Effects of food addition to willow tit Parus montanus and crested tit P. cristatus at the time of breeding

  • Published source details von Brömssen A. & Jansson C. (1980) Effects of food addition to willow tit Parus montanus and crested tit P. cristatus at the time of breeding. Ornis Scandinavica, 11, 173-178.


This study is summarised as evidence for the following.

Action Category

Provide supplementary food for songbirds to increase reproductive success

Action Link
Bird Conservation
  1. Provide supplementary food for songbirds to increase reproductive success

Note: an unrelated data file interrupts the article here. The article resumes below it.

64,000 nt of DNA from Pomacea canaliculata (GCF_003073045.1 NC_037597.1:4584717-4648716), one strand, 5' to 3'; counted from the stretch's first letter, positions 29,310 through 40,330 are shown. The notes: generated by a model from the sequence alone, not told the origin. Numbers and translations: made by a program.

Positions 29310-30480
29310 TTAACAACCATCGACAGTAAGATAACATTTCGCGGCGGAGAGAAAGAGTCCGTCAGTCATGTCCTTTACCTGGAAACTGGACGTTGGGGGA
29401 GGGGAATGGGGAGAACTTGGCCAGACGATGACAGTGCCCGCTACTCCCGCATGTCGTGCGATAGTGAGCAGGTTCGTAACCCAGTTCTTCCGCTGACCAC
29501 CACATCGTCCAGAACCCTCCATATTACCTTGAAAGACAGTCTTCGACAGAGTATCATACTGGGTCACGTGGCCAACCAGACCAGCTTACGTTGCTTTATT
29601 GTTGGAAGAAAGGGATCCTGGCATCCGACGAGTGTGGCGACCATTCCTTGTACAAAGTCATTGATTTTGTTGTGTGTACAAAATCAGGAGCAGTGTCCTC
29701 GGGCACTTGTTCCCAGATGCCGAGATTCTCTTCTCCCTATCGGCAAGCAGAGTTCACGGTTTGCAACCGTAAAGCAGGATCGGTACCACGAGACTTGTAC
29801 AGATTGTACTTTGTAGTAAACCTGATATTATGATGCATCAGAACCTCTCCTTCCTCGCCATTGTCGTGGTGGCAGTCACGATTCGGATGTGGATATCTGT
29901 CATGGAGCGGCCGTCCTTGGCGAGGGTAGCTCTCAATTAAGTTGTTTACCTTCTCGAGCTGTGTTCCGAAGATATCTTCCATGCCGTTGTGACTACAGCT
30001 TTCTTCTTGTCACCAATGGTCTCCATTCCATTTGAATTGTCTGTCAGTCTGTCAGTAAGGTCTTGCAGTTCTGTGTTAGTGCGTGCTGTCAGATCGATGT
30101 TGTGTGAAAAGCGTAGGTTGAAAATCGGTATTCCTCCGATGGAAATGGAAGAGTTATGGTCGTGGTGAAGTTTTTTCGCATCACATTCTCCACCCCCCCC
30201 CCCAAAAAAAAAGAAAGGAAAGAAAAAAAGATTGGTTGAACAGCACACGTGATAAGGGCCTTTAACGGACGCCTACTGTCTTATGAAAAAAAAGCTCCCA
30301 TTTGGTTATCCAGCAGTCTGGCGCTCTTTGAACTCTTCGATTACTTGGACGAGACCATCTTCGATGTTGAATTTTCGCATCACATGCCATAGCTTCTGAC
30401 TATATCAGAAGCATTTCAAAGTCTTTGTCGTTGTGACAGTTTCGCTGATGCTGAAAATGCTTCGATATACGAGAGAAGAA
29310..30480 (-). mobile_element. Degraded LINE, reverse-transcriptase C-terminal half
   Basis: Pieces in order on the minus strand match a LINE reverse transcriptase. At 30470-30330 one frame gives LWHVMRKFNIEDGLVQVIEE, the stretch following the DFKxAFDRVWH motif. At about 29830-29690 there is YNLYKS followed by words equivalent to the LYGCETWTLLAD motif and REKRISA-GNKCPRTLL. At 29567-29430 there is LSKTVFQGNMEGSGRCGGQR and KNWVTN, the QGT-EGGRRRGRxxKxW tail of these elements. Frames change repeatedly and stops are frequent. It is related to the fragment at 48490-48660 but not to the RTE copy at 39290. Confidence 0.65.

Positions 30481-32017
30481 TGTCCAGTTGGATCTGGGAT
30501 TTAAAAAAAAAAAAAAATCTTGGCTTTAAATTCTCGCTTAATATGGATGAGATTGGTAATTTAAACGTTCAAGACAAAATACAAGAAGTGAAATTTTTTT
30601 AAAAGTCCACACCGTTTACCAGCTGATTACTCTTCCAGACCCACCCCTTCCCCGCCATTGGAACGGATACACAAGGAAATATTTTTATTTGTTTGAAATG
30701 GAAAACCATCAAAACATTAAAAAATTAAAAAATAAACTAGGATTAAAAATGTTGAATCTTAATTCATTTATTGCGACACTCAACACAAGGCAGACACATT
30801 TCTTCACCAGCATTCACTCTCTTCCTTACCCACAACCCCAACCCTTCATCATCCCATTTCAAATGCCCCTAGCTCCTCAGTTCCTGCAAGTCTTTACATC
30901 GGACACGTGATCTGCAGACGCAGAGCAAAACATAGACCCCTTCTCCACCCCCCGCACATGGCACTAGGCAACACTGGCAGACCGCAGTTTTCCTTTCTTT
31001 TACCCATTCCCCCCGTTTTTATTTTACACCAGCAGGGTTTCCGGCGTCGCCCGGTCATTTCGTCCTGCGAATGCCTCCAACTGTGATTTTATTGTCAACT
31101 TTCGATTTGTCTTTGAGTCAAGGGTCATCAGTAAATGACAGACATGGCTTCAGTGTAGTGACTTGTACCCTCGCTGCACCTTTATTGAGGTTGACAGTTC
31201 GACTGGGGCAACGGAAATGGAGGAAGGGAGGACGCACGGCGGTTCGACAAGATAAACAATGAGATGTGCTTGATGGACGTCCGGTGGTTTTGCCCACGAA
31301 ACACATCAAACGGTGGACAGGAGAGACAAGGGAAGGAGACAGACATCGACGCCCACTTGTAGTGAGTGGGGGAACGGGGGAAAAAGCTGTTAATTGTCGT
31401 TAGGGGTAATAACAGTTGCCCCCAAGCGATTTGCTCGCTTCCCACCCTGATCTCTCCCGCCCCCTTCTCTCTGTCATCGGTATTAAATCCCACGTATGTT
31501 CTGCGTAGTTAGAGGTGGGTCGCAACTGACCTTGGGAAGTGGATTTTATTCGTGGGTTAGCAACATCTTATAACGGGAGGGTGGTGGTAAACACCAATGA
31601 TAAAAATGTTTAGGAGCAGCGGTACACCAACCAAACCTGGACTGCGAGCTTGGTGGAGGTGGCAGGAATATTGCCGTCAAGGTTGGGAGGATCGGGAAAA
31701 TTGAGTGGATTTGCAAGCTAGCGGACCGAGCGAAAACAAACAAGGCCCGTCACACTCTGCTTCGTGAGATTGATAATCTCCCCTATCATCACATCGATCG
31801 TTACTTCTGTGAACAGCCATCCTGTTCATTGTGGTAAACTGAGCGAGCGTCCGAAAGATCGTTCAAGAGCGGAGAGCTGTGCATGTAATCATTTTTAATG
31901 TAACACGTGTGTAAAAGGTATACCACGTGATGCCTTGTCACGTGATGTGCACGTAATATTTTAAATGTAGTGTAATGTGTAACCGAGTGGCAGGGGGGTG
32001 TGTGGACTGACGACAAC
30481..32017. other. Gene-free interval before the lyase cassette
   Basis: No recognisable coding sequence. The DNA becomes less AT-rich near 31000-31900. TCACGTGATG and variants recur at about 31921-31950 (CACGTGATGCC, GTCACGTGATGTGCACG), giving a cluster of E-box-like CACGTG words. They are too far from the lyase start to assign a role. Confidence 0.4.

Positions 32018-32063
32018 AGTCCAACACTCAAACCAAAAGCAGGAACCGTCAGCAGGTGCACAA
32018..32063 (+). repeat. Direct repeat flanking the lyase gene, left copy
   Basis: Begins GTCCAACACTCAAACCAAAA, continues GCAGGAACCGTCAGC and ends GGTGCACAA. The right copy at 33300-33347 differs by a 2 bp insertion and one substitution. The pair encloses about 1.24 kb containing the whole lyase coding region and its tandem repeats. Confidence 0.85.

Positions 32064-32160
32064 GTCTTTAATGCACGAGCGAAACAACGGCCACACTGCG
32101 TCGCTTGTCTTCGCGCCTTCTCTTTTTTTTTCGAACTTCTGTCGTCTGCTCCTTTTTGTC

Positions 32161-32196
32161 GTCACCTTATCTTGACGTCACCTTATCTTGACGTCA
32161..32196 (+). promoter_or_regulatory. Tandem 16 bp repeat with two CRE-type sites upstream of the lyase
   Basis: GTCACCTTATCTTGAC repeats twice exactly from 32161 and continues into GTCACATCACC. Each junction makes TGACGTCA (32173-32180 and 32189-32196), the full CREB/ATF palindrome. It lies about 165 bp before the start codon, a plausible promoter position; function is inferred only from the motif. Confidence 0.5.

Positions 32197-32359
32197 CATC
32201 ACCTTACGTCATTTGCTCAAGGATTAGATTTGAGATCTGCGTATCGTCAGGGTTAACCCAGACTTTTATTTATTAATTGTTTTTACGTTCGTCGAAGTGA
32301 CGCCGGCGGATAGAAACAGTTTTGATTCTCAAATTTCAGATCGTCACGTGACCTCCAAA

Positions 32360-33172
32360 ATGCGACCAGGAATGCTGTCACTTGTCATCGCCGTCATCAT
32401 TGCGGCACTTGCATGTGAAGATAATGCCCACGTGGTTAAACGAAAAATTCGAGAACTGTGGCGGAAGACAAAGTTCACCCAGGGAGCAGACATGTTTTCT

A controlled trial in coniferous forest in southwest Sweden in 1976-7 (von Brömssen & Jansson 1980), found that willow tits Parus montanus and crested tits P. cristatus in a 1.8 km2 area provided with supplementary food started laying eggs significantly earlier than individuals in a 5.5 km2 control (non-supplemented) area (willow tits: average of 2-5 days earlier, 44 pairs tested; crested tits: average 5-8 days earlier, 38 tested). There was no corresponding difference in 1978, when no food was provided. Twelve-day old crested tit nestlings were significantly heavier in the fed area (average of 12.2 g for fed area vs. 11.5 g for control, number of chicks not provided) but there was no difference in willow tit nestlings (average of 10.6 g for fed area vs. 10.7 for control, number of chicks not provided). Clutch sizes did not differ between areas for either species (willow tits: average of 8.1-8.2 eggs/clutch for fed area vs. 7.7-8.2 for controls; crested tits: average of 5.3-5.4 eggs/clutch for fed area vs. 5.0-5.2 for controls). Food was provided at feeding stations located in the approximate centre of each fed territory and contained one feeder of sunflower seeds and three coconut shells containing a mixture of tallow, soy protein, wheat germ, sun-flower seeds, vitamins and minerals. In 1976 feeding started on 20th February and in 1977 on the 20-24th March, in both years it continued until all females had started laying and resumed for the first half of June (when second clutches could be expected to be laid).


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